just as to characterise Paul as perfect
would be wrong.
What we see in both these people
is someone who struggles with their humanity
as well as their capacity to be a saint.

This is, I think, what martyrdom-witness is about.
Not heroics, but how we implement the Christian faith
in our day to day struggle with what it means to follow Jesus

So Paul has to confront his seemingly brittle personality, which doesn't suffer fools gladly,
Peter has to confront his desire to be liked
and his inability to respond well under pressure.

This sounds more like you and me
than St Sebastian who gazes lovingly
as he is pelted with a thousand arrows.

How do we live as followers of Christ
when things aren't going well
with other people?
When we are tired, or depressed
how do we think Christ wants us to behave?
When like Paul,
---we get angry with those
who are slow to understand
---or who go back on their word?
---or We are arrogant
When like Peter
we discover things about ourselves
that we don't really like
---that we are not necessarily people of principle but that we do what is easiest
---that we don't always think things through properly, but act impulsively

Their witness comes about not because they are put to death (both are)
but by their struggle
with what it means
not to live the fairy tale of Christ
but to witness to the reality.
Our weakness
our failure
our humanity.

For Paul, that it is not when he is most erudite or clever
that Christ is most evident
but when he is weakest.
That in human relationships he needs to be reconciled
to all those from whom he has alienated himself.
and for Peter, that failure is par for the course
and that Christ himself uses our weakness and vacillation
to establish a powerful life in the Spirit.
You are a pebble, he jokes with Peter, I will make you a rock.
You are a betrayer, but I want you to feed my sheep.

There is great hope
in true Christian witness.
the call of Peter and Paul
for you and me is the call to be a martyr
in our lives,
bearing witness
not to an adventure story
but to a reality of day to day struggle.

Friday, June 20, 2008

Let's sin all the more!

Proper 7 (12) June 22, 2008 Genesis 21:8-21;(Jeremiah 20:7-13; Psalm 86:1-10, 16-17) Psalm 69:7-10, (11-15), 16-18; Romans 6:1b-11; Matthew 10:24-39 -These are some fo the readinghs that can be considered for today

The epistle to the Romans is a cracker!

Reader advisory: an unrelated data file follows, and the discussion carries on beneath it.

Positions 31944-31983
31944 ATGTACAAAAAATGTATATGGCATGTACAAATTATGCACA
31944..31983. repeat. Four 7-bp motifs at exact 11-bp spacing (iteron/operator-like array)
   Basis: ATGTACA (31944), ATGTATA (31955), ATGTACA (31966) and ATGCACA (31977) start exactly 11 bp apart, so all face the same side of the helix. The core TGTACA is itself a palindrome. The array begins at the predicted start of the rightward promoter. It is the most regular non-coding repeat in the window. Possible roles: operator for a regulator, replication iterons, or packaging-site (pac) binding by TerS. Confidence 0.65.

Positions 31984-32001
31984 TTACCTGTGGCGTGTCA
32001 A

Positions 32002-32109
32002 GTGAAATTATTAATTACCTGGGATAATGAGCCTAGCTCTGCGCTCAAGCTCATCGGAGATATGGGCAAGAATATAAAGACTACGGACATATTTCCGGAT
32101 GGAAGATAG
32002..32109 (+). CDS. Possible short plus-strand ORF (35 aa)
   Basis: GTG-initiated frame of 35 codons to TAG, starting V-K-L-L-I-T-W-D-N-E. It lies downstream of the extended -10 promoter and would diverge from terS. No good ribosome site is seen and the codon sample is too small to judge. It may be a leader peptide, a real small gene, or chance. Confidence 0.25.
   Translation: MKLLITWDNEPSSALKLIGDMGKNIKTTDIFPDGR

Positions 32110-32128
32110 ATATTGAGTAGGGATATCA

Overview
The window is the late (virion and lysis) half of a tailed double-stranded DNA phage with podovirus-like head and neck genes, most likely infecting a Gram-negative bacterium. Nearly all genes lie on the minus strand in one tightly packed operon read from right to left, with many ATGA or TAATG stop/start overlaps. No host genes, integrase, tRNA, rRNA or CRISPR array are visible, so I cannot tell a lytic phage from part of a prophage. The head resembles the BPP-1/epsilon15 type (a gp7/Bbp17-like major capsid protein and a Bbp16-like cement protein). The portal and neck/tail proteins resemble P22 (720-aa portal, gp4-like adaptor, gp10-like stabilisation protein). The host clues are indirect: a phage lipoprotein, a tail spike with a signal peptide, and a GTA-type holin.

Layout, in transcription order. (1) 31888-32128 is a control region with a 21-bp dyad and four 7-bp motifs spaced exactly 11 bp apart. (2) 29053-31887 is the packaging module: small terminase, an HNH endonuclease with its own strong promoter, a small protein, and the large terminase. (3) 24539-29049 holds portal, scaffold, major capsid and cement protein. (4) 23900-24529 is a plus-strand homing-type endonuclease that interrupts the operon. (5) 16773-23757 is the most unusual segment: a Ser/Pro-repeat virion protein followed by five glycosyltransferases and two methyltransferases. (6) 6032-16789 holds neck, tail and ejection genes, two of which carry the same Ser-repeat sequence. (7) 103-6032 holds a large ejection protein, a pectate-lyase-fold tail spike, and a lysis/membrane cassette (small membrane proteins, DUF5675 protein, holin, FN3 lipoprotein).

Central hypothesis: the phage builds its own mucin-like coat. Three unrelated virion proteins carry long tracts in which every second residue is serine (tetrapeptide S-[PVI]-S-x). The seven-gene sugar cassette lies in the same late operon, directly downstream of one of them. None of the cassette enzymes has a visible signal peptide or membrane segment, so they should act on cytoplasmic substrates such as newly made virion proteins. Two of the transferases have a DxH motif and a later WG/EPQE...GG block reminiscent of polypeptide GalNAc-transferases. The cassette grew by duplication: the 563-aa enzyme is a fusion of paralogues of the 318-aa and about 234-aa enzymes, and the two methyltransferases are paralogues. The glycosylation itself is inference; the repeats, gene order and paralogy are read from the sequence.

It is worth sitting down and reading it all in one sitting
as it gives you a better sense of the masterly nature of Paul's discussion.
One of the curious literary devices we come across is his use of "By no means!"
I always chuckle at this
because it seems he lets us see his inner struggle some what.
When he has argued himself into a corner,
and we might be compelled to get the wrong idea
he has to turn us round and steer us back in the right direction.

So we read today:

6:1b Should we continue in sin in order that grace may abound?

6:2 By no means! How can we who died to sin go on living in it?

Paul has been arguing that one of the greatnesses of God's love to us
is that we are not left to cope with sin by ourselves

In fact he says it is when things are really tough that God really cuts in
in fact :
where sin increases, grace abounds all the more,
God's response to us is not to reject us when we sin
but to equip us all the more.
So that we can fight back.
Paul, is no doubt relying on his own experience,
he understands that when he is weakest,
when failure is all too evident
then, he finds that, the grace of God is even stronger.

This is a key insight.
Not that God is trying to catch us out.
But that God is trying to encourage us..

When we allow ourselves to embrace this spirit
then that is our experience too.
You see God is not trying to beat us over the head with a stick,
we are not being smacked because we are naughty.

We begin from the starting point that God loves us
and wants the best for us.
The love of God understands
that sin diminishes us
it actually makes our life worse.
And so, Paul is telling us:
God pours all the resources he can
into enabling us to struggle with this sin.
He has given us the life of his Son